AmCham Reacts to the High Level Guide for Recently Approved Government Planning and Development Bill 2023
Earlier this month Cabinet approved the Planning and Development Bill 2023, which aims to “bring greater clarity, certainty and consistency to how planning decisions are made”.
The Bill is the third largest Bill in the history of the State and is the culmination of a review by the Office of the Attorney General of the Planning and Development Act 2000, which has been in operation for more than two decades and had become difficult for both the public and practitioners to navigate to its full potential, due to the number of amendments over that time.
Key reforms in the proposed legislation include:
- New ten year Development Plans for Local Authorities
- Increased alignment among the tiers of planning
- A significant restructuring of An Bord Pleanála with the body to be renamed An Coimisiún Pleanála
- Timelines for decision-making by An Coimisiún Pleanála
- Reform of planning Judicial Review, including the introduction of an Environmental Legal Cost Scheme
- New provisions for Urban Development Zones
Whilst we currently only have a high-level guide to the Bill, it is promising that action is being taken on some of AmCham’s key asks, however, it remains to be seen whether this action will go far enough.
It is essential that the planning system can efficiently and effectively cater for Ireland’s infrastructural needs. Certainty of timeframe for the completion of the planning process is crucial for the development of infrastructure and in supporting business growth and subsequent employment creation. Delays in the planning process create a barrier for investment into Ireland, and for the delivery of vital infrastructure projects. While the outcome of the planning process cannot, and should not, be predetermined, certainty of process and timeframe would support investment decisions and infrastructure development to enhance Ireland’s overall attractiveness as a location for FDI.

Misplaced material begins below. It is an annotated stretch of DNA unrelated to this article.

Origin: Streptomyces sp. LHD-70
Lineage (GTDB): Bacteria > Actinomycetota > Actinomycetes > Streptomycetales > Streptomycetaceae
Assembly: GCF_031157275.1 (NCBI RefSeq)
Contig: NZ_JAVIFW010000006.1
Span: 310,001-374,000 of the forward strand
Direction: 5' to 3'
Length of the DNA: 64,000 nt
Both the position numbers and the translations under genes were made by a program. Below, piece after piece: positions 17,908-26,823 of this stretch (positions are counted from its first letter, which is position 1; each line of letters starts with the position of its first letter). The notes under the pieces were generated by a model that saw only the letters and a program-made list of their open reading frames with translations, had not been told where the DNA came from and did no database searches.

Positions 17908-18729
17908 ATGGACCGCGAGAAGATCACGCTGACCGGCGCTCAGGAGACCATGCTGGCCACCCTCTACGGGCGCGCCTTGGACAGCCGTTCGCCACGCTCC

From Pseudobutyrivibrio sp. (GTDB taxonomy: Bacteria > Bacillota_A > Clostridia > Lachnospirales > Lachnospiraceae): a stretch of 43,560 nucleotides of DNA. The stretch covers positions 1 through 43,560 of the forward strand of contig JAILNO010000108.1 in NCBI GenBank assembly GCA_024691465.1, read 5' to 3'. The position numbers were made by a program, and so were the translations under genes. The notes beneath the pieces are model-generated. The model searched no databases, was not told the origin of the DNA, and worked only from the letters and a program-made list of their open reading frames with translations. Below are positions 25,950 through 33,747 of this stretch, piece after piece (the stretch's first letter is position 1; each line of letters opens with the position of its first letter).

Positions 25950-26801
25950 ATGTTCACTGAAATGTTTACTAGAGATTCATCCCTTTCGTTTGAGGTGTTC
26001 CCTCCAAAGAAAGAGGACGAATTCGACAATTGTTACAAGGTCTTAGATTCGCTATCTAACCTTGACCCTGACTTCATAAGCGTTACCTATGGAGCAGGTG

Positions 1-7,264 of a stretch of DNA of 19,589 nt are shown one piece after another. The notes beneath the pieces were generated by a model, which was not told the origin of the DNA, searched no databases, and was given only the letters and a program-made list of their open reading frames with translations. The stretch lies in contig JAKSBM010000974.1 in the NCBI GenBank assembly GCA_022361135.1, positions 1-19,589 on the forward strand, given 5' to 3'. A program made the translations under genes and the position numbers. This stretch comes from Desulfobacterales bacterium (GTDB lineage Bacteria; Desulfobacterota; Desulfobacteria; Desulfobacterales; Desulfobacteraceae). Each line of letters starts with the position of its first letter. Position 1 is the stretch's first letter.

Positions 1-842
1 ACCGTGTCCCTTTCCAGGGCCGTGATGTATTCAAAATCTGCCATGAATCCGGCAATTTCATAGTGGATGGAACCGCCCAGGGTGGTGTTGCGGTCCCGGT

In a recent survey of AmCham members 45 percent of respondents said their organisation had made an application for planning permission to the relevant planning authority in the last five years. Of those, only 4 percent waited less than 3 months. 31 percent waited 3-6 months, 42 percent waited 6 months-1 year, 8 percent waited 1-2 years, and 15 percent waited longer than 2 years. Addressing these timeframes is important to ensure that the planning process does not act as an impediment to inward investment. Delays in the planning process can have significant impacts in terms of capital expenditure budgets, delivery timelines, recruitment planning, and could prove a barrier to expansions or investments in Ireland having a central role in global supply chains.
A guide to the Planning and Development Bill can be read here.
Given that the Bill is likely to advance quickly through the legislative process, if you have any queries or concern it is important you contact us as a matter of urgency. If you would like to engage with AmCham on the Planning and Development Bill please contact Ellen McGrath, Public Affairs and Advocacy Manager, at firstname.lastname@example.org.
You can watch a video on AmCham's reaction to the Bill here